The year 2016 marks the 100th anniversary of the beginning of the Great Migration, one of the most significant historical transformations of the twentieth century. Between the First World War and early 1970s more than six and a half million African Americans fled the American South for northern and then western cities in a great mass exodus that transformed America and helped lay the ground work for the Civil Rights movement of the 1950s and 1960s.
In fall 2014 and Spring 2016 Charles Hardy and I taught “Digital Storytelling and the Great Migration to Philadelphia,” a combined course teaming West Chester University graduate students in my seminar in digital history with undergraduate Honors College students and history majors enrolled in Charlie’s special topics course. Over the course of the semester, students worked closely with twenty-two oral history interviews archived at the Louie B. Nunn Center for Oral History at the University of Kentucky Libraries with southern Blacks who migrated to Philadelphia in the early 1900s and Black Philadelphians who witnessed their arrival, creating Goin’ North: Stories from the First Great Migration to Philadelphia, built in Omeka and featuring oral histories indexed with OHMS (Oral History Metadata Synchronizer). The project has won the following awards:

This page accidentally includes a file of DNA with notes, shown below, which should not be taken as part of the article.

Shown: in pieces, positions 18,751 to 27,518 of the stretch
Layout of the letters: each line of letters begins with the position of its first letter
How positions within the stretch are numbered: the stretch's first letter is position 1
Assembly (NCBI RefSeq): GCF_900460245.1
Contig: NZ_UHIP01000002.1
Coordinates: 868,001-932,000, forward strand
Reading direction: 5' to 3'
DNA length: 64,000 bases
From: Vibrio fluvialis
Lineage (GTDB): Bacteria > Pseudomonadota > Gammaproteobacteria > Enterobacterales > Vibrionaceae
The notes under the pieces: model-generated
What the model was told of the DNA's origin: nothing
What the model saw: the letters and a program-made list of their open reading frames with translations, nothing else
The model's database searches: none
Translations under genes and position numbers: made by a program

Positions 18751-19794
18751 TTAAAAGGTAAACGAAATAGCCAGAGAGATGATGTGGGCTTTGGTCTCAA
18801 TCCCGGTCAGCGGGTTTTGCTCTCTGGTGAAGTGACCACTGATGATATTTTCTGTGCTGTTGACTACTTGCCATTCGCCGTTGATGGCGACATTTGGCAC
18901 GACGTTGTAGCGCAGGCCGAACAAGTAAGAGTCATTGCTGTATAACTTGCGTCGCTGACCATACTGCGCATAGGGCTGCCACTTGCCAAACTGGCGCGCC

- American Historical Association, Roy Rosenzweig Award for Innovation in Digital History, 2016
- Oral History Association Award for Best Non-Print Project, 2015
- Mid-Atlantic Regional Archives Conference, C. Herbert Finch Award, 2015
- West Chester University Holman Award for Innovation in Teaching, 2015
- West Chester University Student Research and Creativity Awards, 2015